I. Internal Audit
The Virgin brand name is highly respected, nonetheless, and the core constituent that drives the success of all the operating companies. Motivated by the group’s underlying focus on quality, innovation and differentiation efforts, the Virgin group has been very successfully in diversifying its businesses. However, at this moment, we are asked to pinpoint when diversification is too much. A brief core competency analysis shows that the Virgin group boasts core competencies that span across all the operating companies. Most remarkable, of course, is the influence of Mr. Branson’s unconventional management style, business philosophies, strategies and values. According to Mr. Branson, during his speech to the Institute of Directors in 1993, the key to success is “Staff first, then customers and shareholders.” This is the foundation of Virgin’s employees. Given creative freedom, full authority and motivation to build enterprises, all Virgin employees can run to become the next millionaire at Virgin. As always, a concise mission statement will guide the company in fulfilling its vision. This excerpt is taken from Virgin.com: “We believe in making a difference.”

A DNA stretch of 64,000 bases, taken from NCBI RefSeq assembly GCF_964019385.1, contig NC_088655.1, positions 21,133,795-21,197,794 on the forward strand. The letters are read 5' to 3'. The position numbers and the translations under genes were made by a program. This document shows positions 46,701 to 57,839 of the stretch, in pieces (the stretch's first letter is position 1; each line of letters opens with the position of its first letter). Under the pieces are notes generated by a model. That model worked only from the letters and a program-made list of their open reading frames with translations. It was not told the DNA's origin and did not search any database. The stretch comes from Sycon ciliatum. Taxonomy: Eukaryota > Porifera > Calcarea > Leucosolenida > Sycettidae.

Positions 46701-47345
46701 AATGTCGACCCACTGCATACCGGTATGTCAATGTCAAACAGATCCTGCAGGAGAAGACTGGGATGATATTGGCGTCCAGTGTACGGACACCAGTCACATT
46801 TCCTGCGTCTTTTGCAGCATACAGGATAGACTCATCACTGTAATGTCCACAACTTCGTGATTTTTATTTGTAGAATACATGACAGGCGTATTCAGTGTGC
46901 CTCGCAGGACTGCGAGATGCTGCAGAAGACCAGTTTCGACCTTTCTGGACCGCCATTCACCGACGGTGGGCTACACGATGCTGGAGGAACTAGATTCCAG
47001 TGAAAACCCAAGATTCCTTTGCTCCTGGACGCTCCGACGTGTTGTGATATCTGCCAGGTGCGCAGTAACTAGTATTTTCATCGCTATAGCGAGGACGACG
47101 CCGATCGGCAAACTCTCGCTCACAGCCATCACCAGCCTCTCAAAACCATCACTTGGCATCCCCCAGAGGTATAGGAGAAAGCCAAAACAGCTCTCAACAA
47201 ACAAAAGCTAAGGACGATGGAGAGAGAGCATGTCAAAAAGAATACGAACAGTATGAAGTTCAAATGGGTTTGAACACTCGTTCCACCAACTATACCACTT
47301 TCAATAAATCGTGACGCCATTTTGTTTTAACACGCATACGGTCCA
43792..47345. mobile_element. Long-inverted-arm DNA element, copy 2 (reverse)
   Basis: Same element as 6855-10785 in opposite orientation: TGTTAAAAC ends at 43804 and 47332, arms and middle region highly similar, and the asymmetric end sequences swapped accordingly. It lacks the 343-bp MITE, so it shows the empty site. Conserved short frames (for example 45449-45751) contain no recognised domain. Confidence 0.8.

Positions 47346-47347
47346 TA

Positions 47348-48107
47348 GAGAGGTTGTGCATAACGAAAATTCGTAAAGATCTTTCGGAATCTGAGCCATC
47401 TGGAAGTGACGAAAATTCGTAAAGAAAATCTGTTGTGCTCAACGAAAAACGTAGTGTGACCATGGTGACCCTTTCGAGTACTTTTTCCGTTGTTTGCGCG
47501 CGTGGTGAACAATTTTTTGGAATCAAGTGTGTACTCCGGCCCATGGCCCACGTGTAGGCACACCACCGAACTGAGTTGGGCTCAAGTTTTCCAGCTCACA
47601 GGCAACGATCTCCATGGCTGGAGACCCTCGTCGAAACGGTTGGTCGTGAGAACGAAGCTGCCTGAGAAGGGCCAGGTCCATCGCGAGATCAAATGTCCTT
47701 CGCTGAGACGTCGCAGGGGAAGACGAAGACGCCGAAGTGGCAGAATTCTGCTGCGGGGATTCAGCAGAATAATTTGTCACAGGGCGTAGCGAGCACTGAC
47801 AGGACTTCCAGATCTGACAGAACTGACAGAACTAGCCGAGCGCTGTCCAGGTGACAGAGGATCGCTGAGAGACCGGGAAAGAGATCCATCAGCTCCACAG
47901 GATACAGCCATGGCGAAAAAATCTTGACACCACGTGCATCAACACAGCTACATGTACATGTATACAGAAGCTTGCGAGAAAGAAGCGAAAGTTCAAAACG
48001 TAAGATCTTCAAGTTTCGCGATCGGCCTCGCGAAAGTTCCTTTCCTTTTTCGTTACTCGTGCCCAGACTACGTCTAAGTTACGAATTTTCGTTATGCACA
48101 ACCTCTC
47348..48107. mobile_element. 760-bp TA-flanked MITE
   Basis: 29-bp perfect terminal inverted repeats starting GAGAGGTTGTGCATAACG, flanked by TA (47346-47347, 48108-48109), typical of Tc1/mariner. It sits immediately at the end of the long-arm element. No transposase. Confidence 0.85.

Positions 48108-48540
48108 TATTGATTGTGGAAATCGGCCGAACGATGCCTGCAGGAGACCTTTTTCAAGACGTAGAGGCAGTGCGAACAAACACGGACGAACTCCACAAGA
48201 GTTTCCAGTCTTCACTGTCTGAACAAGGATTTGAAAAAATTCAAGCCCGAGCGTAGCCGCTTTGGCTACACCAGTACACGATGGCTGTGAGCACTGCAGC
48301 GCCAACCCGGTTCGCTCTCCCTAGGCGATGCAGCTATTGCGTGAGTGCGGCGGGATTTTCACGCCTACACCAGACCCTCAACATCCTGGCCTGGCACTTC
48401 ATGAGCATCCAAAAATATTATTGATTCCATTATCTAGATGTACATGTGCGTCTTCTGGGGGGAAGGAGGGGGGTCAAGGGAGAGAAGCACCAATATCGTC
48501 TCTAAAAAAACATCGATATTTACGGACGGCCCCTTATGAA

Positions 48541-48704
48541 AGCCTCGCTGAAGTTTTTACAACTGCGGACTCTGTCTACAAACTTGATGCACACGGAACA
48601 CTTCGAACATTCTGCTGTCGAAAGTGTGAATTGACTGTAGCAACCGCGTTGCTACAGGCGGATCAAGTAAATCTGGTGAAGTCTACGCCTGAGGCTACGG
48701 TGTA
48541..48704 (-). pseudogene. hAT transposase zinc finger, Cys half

“In our customers' eyes, Virgin stands for value for money, quality, innovation, fun and a sense of competitive challenge. We deliver a quality service by empowering our employees and we facilitate and monitor customer feedback to continually improve the customer's experience through innovation.”
From this mission statement, Virgin sets the stage on what the brand want to provide for the customer – value for money, quality, innovation, fun and competitive challenge. Performance – Financial and Non-financial
With the complexity of Virgin group of companies and the habit of creating ad hoc financial reports, it is quite a task to summarize the financial performance. Each operating business is treated as a “stand-alone” entity and should be analyzed individually. For EBIT, Net Cash Flow and EVA for all included businesses, please refer to Table 1 in Appendix A. It is evident that some businesses are huge cash generators while others incur heavy losses. The following are a few highlights both financial and non-financial of the period of 1995 – 1997. •Virgin Travel
oSales increased 16.7%
oProfits increase to 40%
oStrongest profit generator!
oNet borrowings have amounted to $500 ₤ millions reaching debt equity of 4:1 (200%). This is higher than the main competitor, British Airways, who sits at 145%. oIncrease transatlantic market share and Virgin garnered...